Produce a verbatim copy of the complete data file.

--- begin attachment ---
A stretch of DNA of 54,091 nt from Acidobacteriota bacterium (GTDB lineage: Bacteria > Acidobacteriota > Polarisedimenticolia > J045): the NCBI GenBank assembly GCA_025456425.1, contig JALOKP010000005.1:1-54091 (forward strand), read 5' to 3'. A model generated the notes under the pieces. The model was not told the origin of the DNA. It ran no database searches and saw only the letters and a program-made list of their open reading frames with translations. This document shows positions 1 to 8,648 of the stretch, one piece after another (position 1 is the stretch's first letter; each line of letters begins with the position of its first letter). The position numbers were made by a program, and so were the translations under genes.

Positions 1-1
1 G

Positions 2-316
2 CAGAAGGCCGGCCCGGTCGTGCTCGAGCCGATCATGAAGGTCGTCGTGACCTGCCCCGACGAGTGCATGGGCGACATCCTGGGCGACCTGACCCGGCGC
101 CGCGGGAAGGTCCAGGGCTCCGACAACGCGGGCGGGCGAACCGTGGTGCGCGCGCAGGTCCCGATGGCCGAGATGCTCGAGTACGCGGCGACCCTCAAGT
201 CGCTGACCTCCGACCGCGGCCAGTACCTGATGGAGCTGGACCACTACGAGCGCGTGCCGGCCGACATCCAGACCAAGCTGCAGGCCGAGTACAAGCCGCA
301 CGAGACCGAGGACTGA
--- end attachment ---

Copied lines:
A stretch of DNA of 54,091 nt from Acidobacteriota bacterium (GTDB lineage: Bacteria > Acidobacteriota > Polarisedimenticolia > J045): the NCBI GenBank assembly GCA_025456425.1, contig JALOKP010000005.1:1-54091 (forward strand), read 5' to 3'. A model generated the notes under the pieces. The model was not told the origin of the DNA. It ran no database searches and saw only the letters and a program-made list of their open reading frames with translations. This document shows positions 1 to 8,648 of the stretch, one piece after another (position 1 is the stretch's first letter; each line of letters begins with the position of its first letter). The position numbers were made by a program, and so were the translations under genes.

Positions 1-1
1 G

Positions 2-316
2 CAGAAGGCCGGCCCGGTCGTGCTCGAGCCGATCATGAAGGTCGTCGTGACCTGCCCCGACGAGTGCATGGGCGACATCCTGGGCGACCTGACCCGGCGC
101 CGCGGGAAGGTCCAGGGCTCCGACAACGCGGGCGGGCGAACCGTGGTGCGCGCGCAGGTCCCGATGGCCGAGATGCTCGAGTACGCGGCGACCCTCAAGT
201 CGCTGACCTCCGACCGCGGCCAGTACCTGATGGAGCTGGACCACTACGAGCGCGTGCCGGCCGACATCCAGACCAAGCTGCAGGCCGAGTACAAGCCGCA
301 CGAGACCGAGGACTGA